Chinese Courts Declare a Virtual-Sales Agreement Invalid
Two Chinese courts upheld decisions of declaring a sales contract non and void because virtual currencies were involved. Apart from popular virtual currencies like BTC, ETH, Sol, and so on, other virtual currencies are being created and used for transactions. However, several limitations are placed on such assets due to their characteristics. An example is the Yurimi.
A man named Huang went into a contract agreement with Shanghai Automobile Service Co Ltd in May 2019 to purchase an Audi Sports vehicle using the virtual currency, Yurimi. Yet, after sending 1,281 units of the Yurimi (409,800 yuan), things turned against the buyer when the automobile brand refused to act according to the contract agreement, and so Huang filed the case at the Shanghai Fengxian Court.
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Virtual Currencies not Protected by Chinese Law
After filing the suit at the court, Huang argued that Shanghai Automobile Service Co Ltd failed to fulfill its obligations based on the contract “which constituted a breach of contract and should be held liable for breach of contract.” He also insisted that Yurimi is a virtual commodity and so is fit to be used as an exchange for goods and services.
Responding to Huang’s case, the defendant according to the report opined that the contract is invalid because virtual currencies like Yurimi cannot be used in the market and should not be supported by the law.
Then, the court gave her judgment in line with the laws guiding the Chinese People’s Bank saying that the country’s authorized legal tender is RMB. Furthermore, an announcement made in September 2017 by the People’s Bank of China, the Central Internet Information Office, the Ministry of Industry and Information Technology, etc. on Preventing the Risk of Token Issuance and Financing explains that it is completely illegal to carry out “Token Issuance” in any form.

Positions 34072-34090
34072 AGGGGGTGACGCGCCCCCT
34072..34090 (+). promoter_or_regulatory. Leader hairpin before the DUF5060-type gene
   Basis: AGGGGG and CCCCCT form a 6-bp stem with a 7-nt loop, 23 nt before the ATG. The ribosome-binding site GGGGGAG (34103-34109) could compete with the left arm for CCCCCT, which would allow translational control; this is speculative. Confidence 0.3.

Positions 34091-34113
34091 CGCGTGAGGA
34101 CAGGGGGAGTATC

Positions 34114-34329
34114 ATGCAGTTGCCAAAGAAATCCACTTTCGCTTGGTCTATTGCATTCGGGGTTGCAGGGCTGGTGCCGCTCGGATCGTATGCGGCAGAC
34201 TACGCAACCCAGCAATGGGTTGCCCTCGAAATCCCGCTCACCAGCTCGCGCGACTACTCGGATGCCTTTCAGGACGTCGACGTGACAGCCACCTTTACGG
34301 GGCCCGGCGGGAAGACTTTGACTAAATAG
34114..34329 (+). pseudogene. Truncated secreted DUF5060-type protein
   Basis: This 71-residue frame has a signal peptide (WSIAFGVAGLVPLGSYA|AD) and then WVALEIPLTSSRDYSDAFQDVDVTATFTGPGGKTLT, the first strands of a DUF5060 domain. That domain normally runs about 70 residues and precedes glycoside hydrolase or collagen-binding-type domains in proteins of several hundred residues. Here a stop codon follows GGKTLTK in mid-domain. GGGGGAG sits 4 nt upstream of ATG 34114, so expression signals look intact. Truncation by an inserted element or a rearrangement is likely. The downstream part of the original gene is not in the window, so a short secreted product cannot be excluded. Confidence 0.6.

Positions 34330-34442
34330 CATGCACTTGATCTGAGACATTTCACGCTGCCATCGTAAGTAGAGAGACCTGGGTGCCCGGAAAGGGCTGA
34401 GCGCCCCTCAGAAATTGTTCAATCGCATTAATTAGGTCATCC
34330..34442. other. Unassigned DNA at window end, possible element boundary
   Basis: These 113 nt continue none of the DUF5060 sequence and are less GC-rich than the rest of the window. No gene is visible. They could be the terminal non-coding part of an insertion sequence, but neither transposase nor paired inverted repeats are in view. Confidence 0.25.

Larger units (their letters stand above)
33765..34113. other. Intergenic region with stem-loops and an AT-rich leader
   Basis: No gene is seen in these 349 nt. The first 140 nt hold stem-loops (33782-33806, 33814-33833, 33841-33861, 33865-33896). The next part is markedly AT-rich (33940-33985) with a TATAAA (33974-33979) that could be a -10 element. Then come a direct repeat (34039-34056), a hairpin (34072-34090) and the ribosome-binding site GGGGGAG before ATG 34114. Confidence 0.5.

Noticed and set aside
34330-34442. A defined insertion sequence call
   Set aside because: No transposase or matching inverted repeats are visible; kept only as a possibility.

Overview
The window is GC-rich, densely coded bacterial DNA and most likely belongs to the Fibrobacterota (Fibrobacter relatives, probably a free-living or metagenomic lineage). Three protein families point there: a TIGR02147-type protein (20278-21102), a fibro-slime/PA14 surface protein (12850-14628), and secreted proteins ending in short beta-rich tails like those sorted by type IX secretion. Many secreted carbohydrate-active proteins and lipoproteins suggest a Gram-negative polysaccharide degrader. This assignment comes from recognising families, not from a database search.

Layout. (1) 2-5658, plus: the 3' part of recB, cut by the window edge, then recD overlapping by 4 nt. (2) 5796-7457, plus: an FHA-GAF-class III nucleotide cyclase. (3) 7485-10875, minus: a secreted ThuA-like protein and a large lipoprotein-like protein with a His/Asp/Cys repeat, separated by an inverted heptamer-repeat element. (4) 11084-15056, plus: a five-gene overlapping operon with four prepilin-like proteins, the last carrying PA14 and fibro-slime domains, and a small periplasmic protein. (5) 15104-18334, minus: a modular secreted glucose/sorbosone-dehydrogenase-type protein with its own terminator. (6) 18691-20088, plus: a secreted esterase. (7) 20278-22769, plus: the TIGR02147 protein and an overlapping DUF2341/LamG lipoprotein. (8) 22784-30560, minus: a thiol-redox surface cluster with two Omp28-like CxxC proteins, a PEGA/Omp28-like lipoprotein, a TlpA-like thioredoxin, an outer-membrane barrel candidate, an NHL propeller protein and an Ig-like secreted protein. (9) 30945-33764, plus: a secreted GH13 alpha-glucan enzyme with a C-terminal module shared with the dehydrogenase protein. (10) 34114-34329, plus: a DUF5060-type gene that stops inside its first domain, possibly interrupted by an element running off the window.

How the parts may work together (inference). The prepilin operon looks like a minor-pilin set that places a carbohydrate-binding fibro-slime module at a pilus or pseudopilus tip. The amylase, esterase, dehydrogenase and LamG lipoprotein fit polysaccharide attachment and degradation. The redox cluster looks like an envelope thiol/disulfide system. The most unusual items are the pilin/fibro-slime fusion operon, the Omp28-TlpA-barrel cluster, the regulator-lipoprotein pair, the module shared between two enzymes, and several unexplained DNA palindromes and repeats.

These include financing entities using tokens, circulation, and raising of such digital assets. These tokens or virtual money are also not delivered by Monetary Authorities and don’t have the characteristics to be considered a legal tender. The report also stated that the court ordered that no organization or individual should get involved in any deal and if there is any in existence, it should be dissolved immediately.
Huang, not satisfied with the judgment of the court, appealed to a higher court. After the proceedings, the same judgment was upheld by the higher court. “According to the principle of fairness in civil law,” says the Judge, “this case should not be identified as a reciprocal contract… Therefore, transactions involving virtual currency have huge risks and should be treated with caution.”
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